and their advocates alike tend to be discriminating in searching for
health information online. Fox reports that three out of four
searching for medical answers online have rejected at least some of
the information presented them. Why? And what makes one site highly
valued while another is rejected?
give for rejecting medical advice provided online is their distrust
of commercial advertising. While this probably surprises no one, it
remains a blow to all the pharmaceutical and medical supply retailers,
whose intent is, very reasonably, to sell their products.
For years now website designers have answered the marketing
requests to pack their sites with more information. They want to sell
trust in themselves by making their web pages into learning tools.
Yet all those fascinating diagrams showing medication moving through
various organs can be quickly undermined by a commercial message.
Fox’s research show that the minute the company logo goes on and the
order slip appears, the effect of the advice is minimized.
notes Fox, "it’s not all that bad. People love fact-based sites.
All drug information is very popular. Designers must just remember
to keep the commercialism in balance. Pitch them at the end —
not at the beginning."
daily will flush your kidneys just fine. Believe it? Probably not.
The Internet "information," while highly agreeable, cites
no author, no journal, no specified source of validity. Recently the
Medical Librarians Association came out with a list of three quality
checks for all Internet information. First, check the source and the
author. Second check the date. "If you log onto a website that’s
not been updated since l999," notes Fox, "you might find it
unreservedly recommending hormone replacement therapy." Finally,
discuss all Internet findings with your doctor.
The healthcare website that supplies information on its sources,
a current date, and suggests that patients check with their own
before taking action stands a better chance of getting read and
something the patient has already heard from either a doctor, print
publications, or radio and television, the patient is more likely
to agree. The four-bourbon regimen, standing pretty much alone, will
probably not attract many disciples. Conversely, so much of the
dietary advice finds ready acceptance because it involves eating the
way mom always told us to eat — lots of veggies and just a
Add backup, as any good propagandist will tell you, and credibility
gets a boost. One way to do this is to link to the websites of
medical authorities. As a warning to patients, however, the Medical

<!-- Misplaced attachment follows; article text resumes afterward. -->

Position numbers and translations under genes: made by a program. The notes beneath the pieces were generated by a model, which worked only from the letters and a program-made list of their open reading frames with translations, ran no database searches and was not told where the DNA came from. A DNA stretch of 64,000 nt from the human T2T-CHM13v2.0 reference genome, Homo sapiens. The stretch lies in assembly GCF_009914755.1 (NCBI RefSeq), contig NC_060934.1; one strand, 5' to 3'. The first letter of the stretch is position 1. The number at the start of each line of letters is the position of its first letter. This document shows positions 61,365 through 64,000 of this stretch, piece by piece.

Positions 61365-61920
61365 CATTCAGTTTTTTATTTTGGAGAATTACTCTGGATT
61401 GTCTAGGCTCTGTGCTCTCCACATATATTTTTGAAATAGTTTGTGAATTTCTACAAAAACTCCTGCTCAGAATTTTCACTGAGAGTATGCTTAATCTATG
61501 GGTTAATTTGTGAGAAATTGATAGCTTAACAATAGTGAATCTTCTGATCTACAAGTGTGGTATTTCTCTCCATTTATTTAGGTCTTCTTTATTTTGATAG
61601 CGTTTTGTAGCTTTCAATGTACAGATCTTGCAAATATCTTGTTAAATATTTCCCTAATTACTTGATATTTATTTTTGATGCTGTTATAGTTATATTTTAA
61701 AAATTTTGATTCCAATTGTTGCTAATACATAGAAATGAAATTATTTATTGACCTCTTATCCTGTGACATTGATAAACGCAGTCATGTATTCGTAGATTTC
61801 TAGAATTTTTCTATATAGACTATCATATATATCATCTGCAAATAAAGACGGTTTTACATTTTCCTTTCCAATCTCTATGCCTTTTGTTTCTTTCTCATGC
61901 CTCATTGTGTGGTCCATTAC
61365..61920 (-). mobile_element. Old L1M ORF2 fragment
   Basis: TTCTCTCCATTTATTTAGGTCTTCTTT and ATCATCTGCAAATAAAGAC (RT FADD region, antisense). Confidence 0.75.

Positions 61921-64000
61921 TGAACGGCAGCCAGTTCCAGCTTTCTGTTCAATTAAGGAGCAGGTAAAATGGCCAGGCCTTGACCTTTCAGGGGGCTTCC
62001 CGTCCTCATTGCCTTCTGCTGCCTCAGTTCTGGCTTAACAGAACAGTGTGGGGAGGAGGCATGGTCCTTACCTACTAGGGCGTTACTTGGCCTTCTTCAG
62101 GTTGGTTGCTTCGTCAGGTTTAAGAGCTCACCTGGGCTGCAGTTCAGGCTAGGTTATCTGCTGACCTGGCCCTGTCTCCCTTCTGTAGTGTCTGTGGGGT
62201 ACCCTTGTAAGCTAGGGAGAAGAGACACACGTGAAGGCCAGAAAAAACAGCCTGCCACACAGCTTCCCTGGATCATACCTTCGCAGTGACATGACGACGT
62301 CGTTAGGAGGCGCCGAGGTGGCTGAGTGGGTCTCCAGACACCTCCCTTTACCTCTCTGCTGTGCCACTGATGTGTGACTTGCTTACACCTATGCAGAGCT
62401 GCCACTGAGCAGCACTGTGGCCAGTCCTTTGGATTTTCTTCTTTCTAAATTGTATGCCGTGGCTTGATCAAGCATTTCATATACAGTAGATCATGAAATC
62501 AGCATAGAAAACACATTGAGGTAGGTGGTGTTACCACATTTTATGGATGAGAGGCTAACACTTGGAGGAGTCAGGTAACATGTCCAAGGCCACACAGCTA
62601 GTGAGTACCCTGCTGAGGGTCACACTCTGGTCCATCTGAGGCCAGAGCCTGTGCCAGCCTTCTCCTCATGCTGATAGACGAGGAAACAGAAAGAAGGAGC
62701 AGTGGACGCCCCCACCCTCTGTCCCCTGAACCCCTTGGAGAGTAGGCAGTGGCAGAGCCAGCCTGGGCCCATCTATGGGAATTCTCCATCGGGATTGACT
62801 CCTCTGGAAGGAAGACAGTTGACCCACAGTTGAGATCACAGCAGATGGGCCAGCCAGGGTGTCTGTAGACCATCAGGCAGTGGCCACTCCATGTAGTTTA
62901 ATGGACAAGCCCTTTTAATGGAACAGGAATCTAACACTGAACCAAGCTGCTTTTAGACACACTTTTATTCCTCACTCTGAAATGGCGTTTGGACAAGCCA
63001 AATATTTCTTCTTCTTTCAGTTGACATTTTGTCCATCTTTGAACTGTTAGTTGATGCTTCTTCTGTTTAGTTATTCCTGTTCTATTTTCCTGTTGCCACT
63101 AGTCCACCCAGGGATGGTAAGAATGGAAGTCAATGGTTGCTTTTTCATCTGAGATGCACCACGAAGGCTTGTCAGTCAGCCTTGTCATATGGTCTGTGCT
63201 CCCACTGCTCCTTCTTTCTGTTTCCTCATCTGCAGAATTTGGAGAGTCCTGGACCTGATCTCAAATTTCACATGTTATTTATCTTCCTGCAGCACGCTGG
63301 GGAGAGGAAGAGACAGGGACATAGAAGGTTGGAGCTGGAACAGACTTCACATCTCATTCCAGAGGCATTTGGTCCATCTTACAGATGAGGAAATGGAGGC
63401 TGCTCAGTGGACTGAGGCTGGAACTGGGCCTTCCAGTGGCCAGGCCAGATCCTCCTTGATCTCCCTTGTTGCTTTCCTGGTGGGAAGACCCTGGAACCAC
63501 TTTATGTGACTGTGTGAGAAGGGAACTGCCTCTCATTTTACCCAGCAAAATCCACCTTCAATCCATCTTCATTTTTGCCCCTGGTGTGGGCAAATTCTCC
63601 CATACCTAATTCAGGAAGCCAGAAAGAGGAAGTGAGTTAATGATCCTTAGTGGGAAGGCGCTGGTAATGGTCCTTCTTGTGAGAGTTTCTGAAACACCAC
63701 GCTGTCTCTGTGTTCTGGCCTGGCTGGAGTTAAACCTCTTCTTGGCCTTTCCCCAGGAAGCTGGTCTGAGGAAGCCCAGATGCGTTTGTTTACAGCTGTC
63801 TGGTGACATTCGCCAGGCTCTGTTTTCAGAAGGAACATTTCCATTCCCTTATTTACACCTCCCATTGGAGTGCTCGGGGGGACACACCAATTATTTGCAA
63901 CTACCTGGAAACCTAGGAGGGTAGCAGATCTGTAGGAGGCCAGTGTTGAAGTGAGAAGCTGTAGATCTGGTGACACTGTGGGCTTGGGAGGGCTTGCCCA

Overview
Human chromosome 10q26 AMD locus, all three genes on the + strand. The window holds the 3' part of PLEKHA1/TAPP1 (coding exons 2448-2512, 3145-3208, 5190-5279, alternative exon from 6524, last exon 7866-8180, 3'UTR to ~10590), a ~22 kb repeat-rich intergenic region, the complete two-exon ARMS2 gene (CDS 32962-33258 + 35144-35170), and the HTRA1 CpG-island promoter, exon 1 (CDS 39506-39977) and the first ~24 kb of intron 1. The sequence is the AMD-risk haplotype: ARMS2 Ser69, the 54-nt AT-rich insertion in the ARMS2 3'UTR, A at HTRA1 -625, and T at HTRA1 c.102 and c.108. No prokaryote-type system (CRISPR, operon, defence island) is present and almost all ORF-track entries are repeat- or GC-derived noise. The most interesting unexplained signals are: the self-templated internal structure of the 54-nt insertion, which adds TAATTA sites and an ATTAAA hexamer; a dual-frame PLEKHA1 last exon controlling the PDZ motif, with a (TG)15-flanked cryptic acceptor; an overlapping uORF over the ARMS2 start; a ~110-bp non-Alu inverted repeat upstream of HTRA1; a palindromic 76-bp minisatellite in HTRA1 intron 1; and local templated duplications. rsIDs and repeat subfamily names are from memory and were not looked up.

Librarians Association notes that medical information is often
so several sources may come from one study.
seeking healthcare information online opt for standard search engines
over the medically validated search engines, including that of the
National Institute of Health (www.nih.org). Almost automatically
click on Google and type in "diabetes" and receive a flood
of unedited information.
The greatest quality problem with online healthcare research —
and the one the public hears the least about — is the fact that,
often, no one edits online material. Virtually all print media have
at least one editor who checks facts. The Internet itself has no
and a particular website may or may not have an editor. "This
quality control is definitely a problem," says Fox, "but when
web developers are armed with this knowledge, I feel they can design
Without a doubt, the Internet offers Americans greater access to
than they ever had before. Fox tells the story of one elderly woman
whose paralyzed husband required a specialized air mattress, with
a generator that died two days before Christmas. A phone call to the
supplier gave her only an "it’s out of date and Medicare won’t
pay for it" response. Undaunted, the woman logged onto eBay, got
a low-cost mattress generator, made a quick purchase, and had it sent
by FedEx and installed by Christmas. Such is the power of the Internet
to improve healthcare in unexpected ways.
Are we better or worse off for the Internet’s invasion into our lives?
With a sort of Buddha-like simplicity, Fox dismisses the black and
white and responds: "You might as well ask if children half a
century ago were better or worse for the ballpoint pen." For both
ages, it is simply a fact of life — something there. Be it Instant
Messaging or the pen, these are tools that our children find before